News Release

March 2020

Business Interruption Insurance

How extended premises extensions operate when off-site risks prevail

Business Interruption (BI) insurance is an essential form of cover intended to protect a business in the event of an interruption of the business, following damage to property by an insured event. The standard cover normally responds to business interruption losses consequent upon damage to property that is insured in terms of the assets policy.

However, a business interruption loss can also arise from damage or destruction to property at locations that don’t belong to the insured and may even be located far away from the insured’s premises. “An example of this, is where a fire occurs at the premises of a major customer or supplier that could have a devastating impact on your business. Damage occurring at premises in the vicinity of your business also has the potential to prevent or hinder access to your premises that could impact your business operations negatively,” explains Garth Rowe, Principal Claims Officer at Aon South Africa.

It is for this reason that business interruption insurance can extend to include cover for business interruption losses following loss or damage which has occurred at other specified locations.

“This extended cover is applicable when the damage that occurred at an external location is of such a nature that it would have been covered under your business’ assets policy as if such damage had occurred at your own premises,” Rowe explains.

It is important for risk managers to consider the risks that could affect their business operations due to damage occurring elsewhere at properties that don’t belong to the business and are beyond the control of the business. “Not only is it necessary to consider what risks need to be insured in the event of damage occurring elsewhere, but also to consider what the appropriate limits of indemnity should be depending on the availability and extent of cover required,” says Rowe.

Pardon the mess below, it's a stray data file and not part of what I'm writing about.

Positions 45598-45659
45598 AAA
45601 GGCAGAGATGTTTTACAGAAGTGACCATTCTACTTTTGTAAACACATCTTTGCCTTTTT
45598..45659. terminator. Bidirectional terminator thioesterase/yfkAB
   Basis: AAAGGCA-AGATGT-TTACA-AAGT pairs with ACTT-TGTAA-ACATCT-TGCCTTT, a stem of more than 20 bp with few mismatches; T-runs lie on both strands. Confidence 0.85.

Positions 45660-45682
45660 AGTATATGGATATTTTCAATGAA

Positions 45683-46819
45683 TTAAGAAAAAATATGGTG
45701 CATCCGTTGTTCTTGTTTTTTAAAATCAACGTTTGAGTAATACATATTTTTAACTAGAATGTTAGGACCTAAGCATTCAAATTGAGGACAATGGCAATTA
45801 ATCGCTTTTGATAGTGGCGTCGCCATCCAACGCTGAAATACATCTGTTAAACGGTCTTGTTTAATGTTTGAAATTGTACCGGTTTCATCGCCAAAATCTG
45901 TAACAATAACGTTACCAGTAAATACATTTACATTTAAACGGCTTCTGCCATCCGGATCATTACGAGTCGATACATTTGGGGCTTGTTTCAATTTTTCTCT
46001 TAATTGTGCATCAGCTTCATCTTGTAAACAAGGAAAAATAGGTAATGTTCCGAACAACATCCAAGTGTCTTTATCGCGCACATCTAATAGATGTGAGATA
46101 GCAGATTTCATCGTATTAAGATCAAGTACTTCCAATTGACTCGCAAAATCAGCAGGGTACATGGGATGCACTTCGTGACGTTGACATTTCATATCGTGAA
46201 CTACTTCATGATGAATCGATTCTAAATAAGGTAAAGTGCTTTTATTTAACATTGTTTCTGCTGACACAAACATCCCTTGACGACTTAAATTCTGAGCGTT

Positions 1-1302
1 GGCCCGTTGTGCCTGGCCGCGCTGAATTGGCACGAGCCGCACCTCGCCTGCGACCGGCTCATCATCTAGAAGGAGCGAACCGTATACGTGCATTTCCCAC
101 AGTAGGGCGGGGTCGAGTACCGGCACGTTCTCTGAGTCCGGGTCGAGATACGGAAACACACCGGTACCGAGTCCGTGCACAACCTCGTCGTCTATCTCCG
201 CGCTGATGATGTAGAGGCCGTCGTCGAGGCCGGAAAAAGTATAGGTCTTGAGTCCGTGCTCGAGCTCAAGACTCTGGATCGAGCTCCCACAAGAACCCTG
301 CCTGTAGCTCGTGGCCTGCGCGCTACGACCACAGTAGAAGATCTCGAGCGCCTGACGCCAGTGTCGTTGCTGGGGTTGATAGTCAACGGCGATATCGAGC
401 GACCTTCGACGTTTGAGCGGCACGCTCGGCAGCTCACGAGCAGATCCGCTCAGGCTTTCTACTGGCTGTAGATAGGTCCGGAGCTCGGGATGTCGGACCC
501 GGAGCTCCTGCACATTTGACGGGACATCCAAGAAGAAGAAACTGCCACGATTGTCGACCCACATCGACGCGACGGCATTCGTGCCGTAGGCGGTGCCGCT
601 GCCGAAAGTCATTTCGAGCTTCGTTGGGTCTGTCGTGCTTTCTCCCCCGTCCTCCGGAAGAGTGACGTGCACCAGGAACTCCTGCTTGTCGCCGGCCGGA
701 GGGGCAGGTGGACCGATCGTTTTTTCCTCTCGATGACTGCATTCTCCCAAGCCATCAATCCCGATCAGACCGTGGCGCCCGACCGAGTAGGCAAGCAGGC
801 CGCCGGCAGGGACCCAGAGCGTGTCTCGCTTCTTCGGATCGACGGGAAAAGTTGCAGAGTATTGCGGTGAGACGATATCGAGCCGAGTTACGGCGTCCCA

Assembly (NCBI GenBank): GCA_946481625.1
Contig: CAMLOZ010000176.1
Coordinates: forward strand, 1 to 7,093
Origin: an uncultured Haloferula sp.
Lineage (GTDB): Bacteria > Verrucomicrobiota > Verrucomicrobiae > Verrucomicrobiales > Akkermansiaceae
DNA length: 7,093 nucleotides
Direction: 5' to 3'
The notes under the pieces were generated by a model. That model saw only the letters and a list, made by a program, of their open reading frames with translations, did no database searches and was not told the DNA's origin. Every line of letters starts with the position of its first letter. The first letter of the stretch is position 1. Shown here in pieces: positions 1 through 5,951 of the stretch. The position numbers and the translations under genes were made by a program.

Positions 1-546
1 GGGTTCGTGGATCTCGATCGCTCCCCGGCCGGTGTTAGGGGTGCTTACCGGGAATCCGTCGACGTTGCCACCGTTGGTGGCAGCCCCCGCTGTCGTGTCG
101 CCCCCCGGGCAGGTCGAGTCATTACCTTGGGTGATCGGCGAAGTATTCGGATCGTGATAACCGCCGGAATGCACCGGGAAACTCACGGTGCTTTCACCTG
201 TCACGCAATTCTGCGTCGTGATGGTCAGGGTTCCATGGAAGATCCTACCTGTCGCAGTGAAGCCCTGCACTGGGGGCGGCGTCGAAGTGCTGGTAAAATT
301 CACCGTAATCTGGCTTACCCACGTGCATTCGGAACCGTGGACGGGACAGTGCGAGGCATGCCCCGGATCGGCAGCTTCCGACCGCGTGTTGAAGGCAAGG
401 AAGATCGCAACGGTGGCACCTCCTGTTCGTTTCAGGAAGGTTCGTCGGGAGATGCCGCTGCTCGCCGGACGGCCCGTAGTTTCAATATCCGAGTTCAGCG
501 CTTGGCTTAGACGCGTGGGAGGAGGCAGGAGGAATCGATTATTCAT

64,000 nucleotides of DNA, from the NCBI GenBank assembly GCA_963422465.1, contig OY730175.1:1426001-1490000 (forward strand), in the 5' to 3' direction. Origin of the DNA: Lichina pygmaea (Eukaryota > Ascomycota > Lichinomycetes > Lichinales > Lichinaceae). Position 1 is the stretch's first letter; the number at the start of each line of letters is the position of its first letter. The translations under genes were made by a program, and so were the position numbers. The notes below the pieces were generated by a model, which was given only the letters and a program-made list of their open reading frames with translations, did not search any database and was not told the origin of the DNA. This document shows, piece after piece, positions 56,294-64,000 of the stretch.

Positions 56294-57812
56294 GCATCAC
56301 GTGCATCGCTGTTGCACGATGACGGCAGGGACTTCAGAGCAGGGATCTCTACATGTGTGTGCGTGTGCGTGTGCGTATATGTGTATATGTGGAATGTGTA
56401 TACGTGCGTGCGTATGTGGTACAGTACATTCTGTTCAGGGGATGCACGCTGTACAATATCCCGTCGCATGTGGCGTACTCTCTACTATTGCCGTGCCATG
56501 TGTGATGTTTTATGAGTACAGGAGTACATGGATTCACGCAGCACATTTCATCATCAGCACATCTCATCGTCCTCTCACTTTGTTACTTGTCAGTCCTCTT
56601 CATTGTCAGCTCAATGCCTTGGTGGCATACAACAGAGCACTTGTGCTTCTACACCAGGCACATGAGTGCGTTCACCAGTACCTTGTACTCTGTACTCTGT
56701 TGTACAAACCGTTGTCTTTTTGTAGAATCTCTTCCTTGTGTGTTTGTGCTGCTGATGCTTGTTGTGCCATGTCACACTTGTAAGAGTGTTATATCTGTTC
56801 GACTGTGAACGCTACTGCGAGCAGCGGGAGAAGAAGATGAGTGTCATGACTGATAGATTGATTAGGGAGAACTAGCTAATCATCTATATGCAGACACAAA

“Extended premises cover extensions are normally sub-limited, which means the insurer has limited its exposure to a specified amount. The sub-limit is usually set at an amount that is lower than the limit provided by the policy in terms of the main business interruption cover,” he explains.

An example of a claim is a business interruption loss suffered by an insured whose premises needed to be evacuated following a fire that occurred at the adjacent premises, belonging to a hazardous waste disposal company. The toxic smoke and emissions from the neighbouring premises made employees ill, resulting in a complete evacuation of the insured’s manufacturing plant until it was safe to resume operations.

“The example referred to above highlights the challenges that could arise from an insurance claim point of view. In the absence of any evidence to prove that there was physical damage to the insured’s own property, the insured would need to rely upon the prevention of access extension which usually provides cover for business interruption in consequence of damage to property located within, for instance, a 10km radius of the insured’s premises. In this instance, the fire that occurred at the adjacent premises would trigger the extended premises extension under the business interruption cover,” Rowe explains.

The lesson to be learnt is that where an insured is exposed to risks of this nature, the appropriate extensions should be in place and the sub limits for these extensions need to be sufficient to address the off-site business interruption risks.

“Business Interruption cover and all its intricate options is a discussion that should be undertaken with a broker who is able to provide qualified advice. The value of having an expert Aon broker by your side cannot be emphasised enough when it comes to making informed decisions on your business risks and your insurance requirements,” Rowe concludes.

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Tom Hatcher 7 Jun 2014 14:58 Comments Policy
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